Water Treatment Coagulant Aids Activated silica (sodium silicate)- helps improve coagulation, decreases volume of coagulant necessary. Typically is sodium silicate. 1. secondary coagulant 2. reduces primary coagulants needed 3. Sodium silicate are alkaline 4. widens pH range for coagulation 5. used at 7-11% of alum 6. Heavier denser floc that settles faster 7. Can be formed on site 8. Corrosion inhibitor (forms a surface coating)
The three most commonly used coagulants in water treatment are: • Aluminum hydroxide, lime and sodium hydroxide • Aluminum sulfate, ferric chloride, and ferrous sulfate • Lime, sodium hydroxide, and chlorine • Soda, lime and chlorine
Water Treatment Coagulant Aids Bentonite (clay)- helps improve coagulation, decreases volume of coagulant necessary. 1. high in color, low turbidity, low mineral content water 2. 10-50 mg/L dosage 3. Heavier denser floc that settles faster
Which of the following would most likely improve the coagulation/flocculation process? a. increase in raw water hardness b. decrease in water temperature c. increase in water temperature d. decrease in raw water alkalinity
Water Treatment Coagulant Aids • Polyelectrolytes- are water-soluble organic polymers that are used as both primary coagulants and coagulant aids. Act as "bridges" between the already formed particles: • • Anionic—ionize in solution to form negative sites along the polymer molecule. • • Cationic—ionize to form positive sites. • • Non-ionic—very slight ionization. • effectiveness: particles type, turbidity present, and the turbulence (mixing) available during coagulation.
Which one of the following chemicals would be most suitable as a filter aid? a. alum b. soda ash c. sodium hydroxide d. anionic polymer
A high molecular weight substance that is formed by either a natural or synthetic process. Can have either positive or negative charge. • Polymer • Protein • Carbohydrate • Enzyme • Deoxyribonucleic acid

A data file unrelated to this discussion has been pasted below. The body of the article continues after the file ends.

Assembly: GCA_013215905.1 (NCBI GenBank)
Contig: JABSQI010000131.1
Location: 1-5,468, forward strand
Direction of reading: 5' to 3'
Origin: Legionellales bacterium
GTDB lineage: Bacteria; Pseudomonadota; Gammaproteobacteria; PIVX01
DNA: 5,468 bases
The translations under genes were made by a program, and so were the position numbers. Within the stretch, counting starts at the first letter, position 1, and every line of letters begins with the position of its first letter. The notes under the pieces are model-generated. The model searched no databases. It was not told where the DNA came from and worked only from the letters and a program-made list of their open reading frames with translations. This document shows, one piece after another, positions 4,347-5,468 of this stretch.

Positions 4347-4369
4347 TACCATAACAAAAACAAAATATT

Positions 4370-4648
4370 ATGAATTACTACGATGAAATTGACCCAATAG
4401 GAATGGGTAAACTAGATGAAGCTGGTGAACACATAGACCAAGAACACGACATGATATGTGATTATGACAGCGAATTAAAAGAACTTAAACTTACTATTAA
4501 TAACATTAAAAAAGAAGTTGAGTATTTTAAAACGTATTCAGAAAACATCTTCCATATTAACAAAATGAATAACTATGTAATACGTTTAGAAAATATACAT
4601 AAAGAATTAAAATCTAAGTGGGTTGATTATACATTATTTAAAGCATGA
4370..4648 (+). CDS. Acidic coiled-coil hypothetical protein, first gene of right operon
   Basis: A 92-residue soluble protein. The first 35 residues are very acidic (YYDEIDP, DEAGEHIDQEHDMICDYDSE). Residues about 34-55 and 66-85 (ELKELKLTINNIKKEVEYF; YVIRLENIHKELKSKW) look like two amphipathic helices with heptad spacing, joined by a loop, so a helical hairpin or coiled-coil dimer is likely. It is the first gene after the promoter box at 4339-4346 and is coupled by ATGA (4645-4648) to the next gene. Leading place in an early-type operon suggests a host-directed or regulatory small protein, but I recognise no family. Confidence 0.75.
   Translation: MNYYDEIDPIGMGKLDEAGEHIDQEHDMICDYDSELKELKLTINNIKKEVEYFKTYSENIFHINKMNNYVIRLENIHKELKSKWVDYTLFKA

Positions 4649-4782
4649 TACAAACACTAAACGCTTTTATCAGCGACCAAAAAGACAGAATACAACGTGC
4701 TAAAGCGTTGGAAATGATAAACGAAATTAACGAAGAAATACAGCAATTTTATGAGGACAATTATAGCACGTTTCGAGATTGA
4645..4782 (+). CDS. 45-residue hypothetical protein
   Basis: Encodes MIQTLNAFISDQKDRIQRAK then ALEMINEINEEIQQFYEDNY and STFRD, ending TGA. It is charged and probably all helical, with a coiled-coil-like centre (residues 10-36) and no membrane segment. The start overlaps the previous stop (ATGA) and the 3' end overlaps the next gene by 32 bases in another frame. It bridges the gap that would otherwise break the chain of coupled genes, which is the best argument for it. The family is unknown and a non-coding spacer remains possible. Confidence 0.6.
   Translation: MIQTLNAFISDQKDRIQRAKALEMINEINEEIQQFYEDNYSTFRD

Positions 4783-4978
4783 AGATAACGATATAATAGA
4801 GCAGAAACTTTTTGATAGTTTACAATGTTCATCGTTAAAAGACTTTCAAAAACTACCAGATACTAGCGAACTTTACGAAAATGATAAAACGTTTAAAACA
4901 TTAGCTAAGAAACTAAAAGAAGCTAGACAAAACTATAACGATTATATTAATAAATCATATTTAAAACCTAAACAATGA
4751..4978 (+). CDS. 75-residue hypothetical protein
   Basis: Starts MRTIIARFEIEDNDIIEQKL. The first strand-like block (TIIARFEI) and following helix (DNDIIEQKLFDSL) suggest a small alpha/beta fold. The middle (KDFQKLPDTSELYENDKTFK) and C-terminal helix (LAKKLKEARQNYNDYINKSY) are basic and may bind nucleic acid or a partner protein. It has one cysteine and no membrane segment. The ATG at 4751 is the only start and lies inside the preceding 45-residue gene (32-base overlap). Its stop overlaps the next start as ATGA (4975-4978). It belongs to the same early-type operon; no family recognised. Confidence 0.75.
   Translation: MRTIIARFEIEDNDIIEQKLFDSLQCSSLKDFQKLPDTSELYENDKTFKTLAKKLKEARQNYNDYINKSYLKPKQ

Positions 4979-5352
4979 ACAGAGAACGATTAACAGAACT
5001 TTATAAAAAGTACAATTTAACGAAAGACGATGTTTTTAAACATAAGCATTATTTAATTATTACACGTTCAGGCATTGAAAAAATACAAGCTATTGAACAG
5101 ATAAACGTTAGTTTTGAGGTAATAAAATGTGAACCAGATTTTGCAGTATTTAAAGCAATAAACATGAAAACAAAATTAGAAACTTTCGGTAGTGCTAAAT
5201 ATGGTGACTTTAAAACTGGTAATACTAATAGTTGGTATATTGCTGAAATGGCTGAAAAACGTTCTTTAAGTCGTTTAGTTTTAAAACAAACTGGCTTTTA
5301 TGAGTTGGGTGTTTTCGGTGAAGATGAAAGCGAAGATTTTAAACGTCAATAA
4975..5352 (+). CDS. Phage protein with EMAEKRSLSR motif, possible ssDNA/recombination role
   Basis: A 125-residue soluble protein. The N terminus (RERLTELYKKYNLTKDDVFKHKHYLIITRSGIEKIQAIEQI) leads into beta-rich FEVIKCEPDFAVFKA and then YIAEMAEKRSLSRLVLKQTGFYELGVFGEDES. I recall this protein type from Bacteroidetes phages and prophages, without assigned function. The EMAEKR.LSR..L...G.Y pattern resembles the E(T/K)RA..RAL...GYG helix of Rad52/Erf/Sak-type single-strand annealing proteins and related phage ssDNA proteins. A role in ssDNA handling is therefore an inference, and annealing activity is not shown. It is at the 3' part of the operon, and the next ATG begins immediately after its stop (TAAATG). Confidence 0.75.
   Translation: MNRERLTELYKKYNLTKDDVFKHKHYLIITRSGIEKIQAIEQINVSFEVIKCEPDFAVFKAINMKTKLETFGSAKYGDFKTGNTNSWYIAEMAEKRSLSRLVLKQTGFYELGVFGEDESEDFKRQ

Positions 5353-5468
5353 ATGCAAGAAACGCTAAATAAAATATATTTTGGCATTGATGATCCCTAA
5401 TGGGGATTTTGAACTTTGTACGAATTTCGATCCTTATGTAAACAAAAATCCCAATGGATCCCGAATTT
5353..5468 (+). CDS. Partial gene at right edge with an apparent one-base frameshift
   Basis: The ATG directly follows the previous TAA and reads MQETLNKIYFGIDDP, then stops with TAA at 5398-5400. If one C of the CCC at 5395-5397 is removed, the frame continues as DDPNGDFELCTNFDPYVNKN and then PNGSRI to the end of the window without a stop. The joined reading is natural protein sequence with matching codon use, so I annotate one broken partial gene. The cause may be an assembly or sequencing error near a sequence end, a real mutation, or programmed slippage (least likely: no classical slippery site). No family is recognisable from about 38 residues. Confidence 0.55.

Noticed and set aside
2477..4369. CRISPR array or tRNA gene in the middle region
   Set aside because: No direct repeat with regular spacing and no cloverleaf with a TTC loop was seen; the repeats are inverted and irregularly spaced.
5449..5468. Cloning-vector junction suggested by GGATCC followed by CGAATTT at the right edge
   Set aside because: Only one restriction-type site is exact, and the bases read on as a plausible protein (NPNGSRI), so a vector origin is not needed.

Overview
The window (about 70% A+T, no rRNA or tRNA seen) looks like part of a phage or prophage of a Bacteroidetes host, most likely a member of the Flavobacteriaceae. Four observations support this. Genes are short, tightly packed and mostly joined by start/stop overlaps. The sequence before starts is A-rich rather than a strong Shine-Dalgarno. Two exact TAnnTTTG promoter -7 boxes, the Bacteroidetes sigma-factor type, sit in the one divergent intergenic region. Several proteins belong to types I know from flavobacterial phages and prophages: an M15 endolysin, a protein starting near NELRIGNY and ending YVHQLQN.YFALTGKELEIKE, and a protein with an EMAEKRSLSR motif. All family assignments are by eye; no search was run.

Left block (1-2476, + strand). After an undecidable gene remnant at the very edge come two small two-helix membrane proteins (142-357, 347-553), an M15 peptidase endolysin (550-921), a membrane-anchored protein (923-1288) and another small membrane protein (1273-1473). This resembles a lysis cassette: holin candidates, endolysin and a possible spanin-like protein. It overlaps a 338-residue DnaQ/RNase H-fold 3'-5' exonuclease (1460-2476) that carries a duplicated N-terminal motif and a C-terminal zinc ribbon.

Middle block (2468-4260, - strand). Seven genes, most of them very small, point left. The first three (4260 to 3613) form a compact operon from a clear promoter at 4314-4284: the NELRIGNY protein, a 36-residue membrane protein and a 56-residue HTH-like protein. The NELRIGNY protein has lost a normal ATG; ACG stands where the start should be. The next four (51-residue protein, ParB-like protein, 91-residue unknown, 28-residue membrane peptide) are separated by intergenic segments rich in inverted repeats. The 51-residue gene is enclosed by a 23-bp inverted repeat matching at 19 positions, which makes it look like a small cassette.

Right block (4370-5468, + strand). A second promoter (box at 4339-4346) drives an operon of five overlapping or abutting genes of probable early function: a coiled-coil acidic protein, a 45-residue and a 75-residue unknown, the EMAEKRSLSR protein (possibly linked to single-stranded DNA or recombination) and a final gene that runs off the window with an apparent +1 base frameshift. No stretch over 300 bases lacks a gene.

Water Treatment Coagulant/pH • Alkalinity- Alkalinity is a measure of the buffering capacity of water. These buffering materials are primarily the bases bicarbonate (HCO3-), and carbonate (CO32-), and occasionally hydroxide (OH-), borates, silicates, phosphates, ammonium, sulfides, and organic ligands. • Chemicals applied to raise alkalinity • • Lime—CaOH2 accompanies alum or iron salt • • Sodium bicarbonate- NaHCO3- raise alkalinity • Soda Ash—Na2CO3 -raise alkalinity • • Caustic Soda—NaOH -raise alkalinity
Optimum flocculation requires: a. violent agitation b. gentle agitation c. high pH d. low pH
Agglomeration of colloidal and finely divided suspended matter after coagulation by gentle mixing is called what? • Flocculation • Sedimentation • Polymer accretion • Ballasting
Which laboratory test is concerned with indicator changes at pH 8.3 and about pH 4.5? a. total hardness b. pH c. alkalinity d. total chlorine residual
_________ is the measure of how much acid can be added to a liquid, without causing a great change in pH. • Alkalinity • Hardness • pH • Acidity
When operating a surface water plant, which laboratory tests are most significant for establishing dosages for coagulation? a. pH and alkalinity b. sulfates c. calcium and magnesium d. total hardness
A test that is commonly performed to monitor the treatment process is : • pH • Alkalinity • Turbidity • All of the above